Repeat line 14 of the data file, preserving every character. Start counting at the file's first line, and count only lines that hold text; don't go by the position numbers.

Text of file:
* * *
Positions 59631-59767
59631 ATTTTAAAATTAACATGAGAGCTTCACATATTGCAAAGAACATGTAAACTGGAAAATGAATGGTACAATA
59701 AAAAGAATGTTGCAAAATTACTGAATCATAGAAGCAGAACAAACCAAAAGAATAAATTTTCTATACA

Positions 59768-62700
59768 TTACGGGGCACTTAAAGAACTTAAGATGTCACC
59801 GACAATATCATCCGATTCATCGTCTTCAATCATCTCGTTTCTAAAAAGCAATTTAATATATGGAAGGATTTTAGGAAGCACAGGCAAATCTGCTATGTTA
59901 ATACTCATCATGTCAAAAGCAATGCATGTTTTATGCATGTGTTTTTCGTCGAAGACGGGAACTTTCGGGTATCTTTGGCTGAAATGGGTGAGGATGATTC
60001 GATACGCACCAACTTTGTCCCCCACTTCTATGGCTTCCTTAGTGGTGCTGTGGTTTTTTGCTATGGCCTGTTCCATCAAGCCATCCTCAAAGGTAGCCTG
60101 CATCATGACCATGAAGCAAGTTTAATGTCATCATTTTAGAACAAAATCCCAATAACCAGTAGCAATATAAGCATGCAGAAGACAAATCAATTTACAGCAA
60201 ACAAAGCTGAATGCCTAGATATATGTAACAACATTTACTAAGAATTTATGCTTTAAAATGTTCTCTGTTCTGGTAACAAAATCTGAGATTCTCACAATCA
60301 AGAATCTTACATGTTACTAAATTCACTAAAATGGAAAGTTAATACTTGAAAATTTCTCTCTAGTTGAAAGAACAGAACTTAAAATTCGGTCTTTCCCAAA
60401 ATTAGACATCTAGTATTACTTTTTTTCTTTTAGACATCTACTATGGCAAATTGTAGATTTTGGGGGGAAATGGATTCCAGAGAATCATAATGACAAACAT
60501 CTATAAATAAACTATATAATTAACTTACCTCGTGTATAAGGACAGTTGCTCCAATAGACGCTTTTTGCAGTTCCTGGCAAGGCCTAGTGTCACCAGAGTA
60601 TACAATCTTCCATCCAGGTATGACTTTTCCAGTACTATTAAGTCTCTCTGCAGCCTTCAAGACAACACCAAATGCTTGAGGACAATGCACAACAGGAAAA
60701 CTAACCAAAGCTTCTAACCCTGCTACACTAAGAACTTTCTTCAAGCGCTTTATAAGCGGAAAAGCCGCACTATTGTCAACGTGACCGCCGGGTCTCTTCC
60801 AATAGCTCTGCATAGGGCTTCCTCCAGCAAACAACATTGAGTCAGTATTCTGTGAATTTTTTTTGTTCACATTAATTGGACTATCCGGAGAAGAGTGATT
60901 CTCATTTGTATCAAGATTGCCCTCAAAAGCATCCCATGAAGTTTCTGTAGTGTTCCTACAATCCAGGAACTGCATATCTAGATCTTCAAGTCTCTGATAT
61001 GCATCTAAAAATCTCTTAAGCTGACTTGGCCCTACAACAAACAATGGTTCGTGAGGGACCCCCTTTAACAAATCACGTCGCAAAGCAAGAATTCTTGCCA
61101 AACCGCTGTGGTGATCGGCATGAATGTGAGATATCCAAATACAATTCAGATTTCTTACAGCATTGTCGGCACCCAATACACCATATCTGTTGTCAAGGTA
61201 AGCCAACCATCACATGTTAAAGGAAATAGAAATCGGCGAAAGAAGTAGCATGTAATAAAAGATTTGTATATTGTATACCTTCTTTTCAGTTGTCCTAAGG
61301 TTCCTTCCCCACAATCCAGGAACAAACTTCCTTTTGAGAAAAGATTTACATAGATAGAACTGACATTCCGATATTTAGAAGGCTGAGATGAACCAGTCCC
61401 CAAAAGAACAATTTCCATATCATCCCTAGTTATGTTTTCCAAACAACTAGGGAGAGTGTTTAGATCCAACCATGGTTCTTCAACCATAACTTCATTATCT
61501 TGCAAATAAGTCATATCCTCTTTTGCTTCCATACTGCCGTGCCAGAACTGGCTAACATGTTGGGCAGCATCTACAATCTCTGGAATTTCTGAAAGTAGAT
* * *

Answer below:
60601 TACAATCTTCCATCCAGGTATGACTTTTCCAGTACTATTAAGTCTCTCTGCAGCCTTCAAGACAACACCAAATGCTTGAGGACAATGCACAACAGGAAAA